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Constructing interethnic conflict and cooperation: why some people harmed Jews and others helped them during the Holocaust in Romania.

Authors
Type
Published Article
Journal
World politics
Publication Date
Volume
63
Issue
1
Pages
1–42
Identifiers
PMID: 21591305
Source
Medline

Abstract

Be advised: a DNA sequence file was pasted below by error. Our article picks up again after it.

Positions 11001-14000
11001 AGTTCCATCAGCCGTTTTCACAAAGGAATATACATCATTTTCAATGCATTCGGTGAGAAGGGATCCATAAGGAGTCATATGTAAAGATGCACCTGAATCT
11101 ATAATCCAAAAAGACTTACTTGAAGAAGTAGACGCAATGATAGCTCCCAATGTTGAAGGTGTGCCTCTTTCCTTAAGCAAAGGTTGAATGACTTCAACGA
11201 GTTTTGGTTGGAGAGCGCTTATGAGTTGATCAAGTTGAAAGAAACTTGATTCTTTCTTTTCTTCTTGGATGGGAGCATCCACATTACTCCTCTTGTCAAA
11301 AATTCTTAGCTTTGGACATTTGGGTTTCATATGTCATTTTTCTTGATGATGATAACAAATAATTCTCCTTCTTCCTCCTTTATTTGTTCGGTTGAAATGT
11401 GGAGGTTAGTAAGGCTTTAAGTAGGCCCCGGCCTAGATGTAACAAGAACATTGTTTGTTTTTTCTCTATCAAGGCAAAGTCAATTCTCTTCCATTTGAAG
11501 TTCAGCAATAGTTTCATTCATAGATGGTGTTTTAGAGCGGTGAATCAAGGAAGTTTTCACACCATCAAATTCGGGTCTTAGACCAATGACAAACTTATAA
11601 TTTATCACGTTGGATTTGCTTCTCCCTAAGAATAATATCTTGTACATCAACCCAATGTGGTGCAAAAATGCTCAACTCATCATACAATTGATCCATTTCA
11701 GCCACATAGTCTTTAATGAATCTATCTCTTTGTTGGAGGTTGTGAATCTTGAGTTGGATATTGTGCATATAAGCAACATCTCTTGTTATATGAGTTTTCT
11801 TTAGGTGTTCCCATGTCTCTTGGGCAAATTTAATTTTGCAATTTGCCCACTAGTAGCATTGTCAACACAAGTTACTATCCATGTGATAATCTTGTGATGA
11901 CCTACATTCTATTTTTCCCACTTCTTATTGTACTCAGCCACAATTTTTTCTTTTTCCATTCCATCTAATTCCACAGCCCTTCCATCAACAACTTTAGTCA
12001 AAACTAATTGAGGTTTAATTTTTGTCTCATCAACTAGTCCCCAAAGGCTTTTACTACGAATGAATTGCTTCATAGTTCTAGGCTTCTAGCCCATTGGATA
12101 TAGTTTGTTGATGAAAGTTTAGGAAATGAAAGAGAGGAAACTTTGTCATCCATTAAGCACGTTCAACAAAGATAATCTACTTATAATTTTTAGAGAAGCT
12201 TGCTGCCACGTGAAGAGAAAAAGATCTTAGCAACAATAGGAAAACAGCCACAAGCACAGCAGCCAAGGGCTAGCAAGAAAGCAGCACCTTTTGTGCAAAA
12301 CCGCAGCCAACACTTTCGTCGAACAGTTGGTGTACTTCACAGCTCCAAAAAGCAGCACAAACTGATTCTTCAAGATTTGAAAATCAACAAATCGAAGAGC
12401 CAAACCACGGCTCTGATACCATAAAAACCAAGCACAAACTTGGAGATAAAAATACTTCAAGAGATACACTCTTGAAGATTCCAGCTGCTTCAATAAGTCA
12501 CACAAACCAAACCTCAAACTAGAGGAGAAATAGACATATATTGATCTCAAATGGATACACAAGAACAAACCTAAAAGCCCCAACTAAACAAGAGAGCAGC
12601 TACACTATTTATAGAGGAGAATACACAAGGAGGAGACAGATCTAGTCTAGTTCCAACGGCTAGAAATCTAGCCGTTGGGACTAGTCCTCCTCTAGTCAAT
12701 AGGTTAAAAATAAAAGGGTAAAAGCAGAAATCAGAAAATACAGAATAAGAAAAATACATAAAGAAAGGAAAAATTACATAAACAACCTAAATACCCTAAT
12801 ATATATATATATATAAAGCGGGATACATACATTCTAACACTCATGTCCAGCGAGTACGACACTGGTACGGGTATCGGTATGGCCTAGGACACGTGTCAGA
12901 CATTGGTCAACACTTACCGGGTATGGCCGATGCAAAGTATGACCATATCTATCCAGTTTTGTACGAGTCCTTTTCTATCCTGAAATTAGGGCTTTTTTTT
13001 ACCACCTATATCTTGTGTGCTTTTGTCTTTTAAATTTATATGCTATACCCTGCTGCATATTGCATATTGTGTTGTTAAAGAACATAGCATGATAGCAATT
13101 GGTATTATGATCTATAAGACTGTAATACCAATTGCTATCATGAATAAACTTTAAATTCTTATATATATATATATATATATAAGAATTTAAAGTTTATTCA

The authors draw on a natural experiment to demonstrate that states can reconstruct conflictual interethnic relationships into cooperative relationships in relatively short periods of time. The article examines differences in how the gentile population in each of two neighboring territories in Romania treated its Jewish population during the Holocaust. These territories had been part of tsarist Russia and subject to state-sponsored anti-Semitism until 1917. During the interwar period one territory became part of Romania, which continued anti-Semitic policies, and the other became part of the Soviet Union, which pursued an inclusive nationality policy, fighting against inherited anti-Semitism and working to integrate its Jews. Both territories were then reunited under Romanian administration during World War II, when Romania began to destroy its Jewish population. The authors demonstrate that, despite a uniform Romanian state presence during the Holocaust that encouraged gentiles to victimize Jews, the civilian population in the area that had been part of the Soviet Union was less likely to harm and more likely to aid Jews as compared with the region that had been part of Romania. Their evidence suggests that the state construction of interethnic relationships can become internalized by civilians and outlive the life of the state itself.

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